Guidelines for Writing Hydrologic Reports

Table of Contents


The written report is the principal product of the Water Resources Division (WRD) of the U.S. Geological Survey (USGS). Whatever the medium for disseminating and archiving the report--paper copy, diskette, CD-ROM, or on-line--much of the speed and economy of technological advances will be wasted unless the author's initial efforts result in a technically accurate, clear, and timely document.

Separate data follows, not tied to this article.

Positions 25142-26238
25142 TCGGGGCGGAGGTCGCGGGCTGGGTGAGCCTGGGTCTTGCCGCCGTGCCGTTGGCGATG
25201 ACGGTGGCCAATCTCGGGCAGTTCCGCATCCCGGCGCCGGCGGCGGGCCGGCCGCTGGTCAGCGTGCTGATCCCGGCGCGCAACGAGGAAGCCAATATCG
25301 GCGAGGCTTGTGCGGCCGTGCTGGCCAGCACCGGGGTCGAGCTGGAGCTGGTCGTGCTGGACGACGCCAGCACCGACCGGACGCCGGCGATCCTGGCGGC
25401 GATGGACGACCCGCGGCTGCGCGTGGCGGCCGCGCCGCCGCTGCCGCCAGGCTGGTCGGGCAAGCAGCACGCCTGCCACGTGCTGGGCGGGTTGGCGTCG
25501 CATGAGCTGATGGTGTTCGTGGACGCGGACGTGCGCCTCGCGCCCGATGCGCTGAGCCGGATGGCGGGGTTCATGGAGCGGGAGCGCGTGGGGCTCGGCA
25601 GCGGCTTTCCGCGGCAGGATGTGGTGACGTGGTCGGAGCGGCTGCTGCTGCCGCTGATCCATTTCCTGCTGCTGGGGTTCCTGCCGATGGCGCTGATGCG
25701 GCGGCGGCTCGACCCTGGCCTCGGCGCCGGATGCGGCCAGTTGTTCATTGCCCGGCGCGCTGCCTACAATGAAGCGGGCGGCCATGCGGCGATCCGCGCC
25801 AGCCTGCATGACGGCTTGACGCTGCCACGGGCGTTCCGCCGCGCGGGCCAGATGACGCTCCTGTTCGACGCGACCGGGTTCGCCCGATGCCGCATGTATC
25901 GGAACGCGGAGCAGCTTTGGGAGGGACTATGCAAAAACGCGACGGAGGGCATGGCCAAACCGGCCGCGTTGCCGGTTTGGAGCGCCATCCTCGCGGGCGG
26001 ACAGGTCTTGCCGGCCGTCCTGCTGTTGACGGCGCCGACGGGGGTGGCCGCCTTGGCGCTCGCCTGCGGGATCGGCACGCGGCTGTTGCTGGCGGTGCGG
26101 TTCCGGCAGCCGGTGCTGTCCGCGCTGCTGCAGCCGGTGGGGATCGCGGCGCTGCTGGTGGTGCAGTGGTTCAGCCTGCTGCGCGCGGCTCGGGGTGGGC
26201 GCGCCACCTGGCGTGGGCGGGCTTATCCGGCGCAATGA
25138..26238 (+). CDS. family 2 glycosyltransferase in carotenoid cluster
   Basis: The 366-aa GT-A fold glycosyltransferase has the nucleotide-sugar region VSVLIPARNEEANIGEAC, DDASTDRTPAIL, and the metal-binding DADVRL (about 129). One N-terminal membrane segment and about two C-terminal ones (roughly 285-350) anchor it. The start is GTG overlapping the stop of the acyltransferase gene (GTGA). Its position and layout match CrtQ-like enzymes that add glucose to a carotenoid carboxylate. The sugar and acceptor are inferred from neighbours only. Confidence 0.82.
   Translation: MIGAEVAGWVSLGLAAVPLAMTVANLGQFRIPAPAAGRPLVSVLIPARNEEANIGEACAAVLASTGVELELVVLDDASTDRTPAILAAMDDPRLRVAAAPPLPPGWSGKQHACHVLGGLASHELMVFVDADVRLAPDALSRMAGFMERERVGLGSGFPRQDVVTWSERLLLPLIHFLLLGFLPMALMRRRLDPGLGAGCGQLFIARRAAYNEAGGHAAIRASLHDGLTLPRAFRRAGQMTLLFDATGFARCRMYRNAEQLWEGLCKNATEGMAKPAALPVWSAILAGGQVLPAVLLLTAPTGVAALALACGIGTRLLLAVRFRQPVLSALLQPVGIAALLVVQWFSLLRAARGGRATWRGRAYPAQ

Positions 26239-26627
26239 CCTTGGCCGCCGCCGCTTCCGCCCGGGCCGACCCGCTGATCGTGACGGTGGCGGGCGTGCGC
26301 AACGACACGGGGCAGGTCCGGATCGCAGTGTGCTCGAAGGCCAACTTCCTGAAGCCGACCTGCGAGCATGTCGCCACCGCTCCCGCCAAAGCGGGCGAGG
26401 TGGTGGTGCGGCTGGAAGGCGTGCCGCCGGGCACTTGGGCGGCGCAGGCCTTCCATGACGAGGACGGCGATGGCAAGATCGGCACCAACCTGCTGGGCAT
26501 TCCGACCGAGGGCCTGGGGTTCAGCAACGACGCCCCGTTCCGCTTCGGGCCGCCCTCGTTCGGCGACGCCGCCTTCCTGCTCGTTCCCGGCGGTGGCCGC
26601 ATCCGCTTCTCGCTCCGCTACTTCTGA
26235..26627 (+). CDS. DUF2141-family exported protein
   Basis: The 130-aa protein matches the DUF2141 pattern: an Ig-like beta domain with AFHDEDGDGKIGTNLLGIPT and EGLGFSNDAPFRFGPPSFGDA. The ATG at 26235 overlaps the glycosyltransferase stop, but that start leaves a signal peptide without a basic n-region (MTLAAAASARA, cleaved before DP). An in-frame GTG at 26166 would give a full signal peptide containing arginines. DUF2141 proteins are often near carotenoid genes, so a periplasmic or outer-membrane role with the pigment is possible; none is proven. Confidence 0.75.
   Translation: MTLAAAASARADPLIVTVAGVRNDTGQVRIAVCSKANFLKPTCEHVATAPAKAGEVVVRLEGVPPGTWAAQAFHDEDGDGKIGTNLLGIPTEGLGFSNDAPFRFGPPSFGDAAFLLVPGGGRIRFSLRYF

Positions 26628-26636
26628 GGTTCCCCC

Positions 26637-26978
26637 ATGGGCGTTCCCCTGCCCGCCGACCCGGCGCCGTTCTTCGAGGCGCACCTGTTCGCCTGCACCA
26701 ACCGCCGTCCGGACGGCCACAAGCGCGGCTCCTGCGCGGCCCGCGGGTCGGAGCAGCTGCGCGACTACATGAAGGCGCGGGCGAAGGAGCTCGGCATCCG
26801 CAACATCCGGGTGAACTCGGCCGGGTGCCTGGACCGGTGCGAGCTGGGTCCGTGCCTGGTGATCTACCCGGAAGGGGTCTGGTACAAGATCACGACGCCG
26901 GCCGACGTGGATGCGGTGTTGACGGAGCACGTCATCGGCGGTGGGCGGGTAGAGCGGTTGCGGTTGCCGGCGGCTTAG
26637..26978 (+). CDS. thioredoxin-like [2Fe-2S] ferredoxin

The following guidelines are intended to assist WRD authors in the writing phase of reports that document the results of their data collection, hydrologic study, and research activities. They should be considered guidelines only, and, with the exception of a few "rules" regarding report policy, not as rigid doctrine. When given a choice of various ways to approach the preparation of some aspect of a report, strong preference should be given to doing it in a way that conforms to established USGS standards for text and illustrations. The many desktop publishing and illustrations software packages now available allow authors to produce a high-quality manuscript at their own desk, but in some cases the illustrations produced do not strictly conform to established standards. In such cases, authors, illustrators, editors, reviewers, and approving officials need to weigh the effort (in terms of time and cost) that would be required to bring the illustrations into conformance with the USGS standards against the benefits of expedited publication, which would be achieved by allowing minor departures from the standards, that would best serve the USGS and its customers.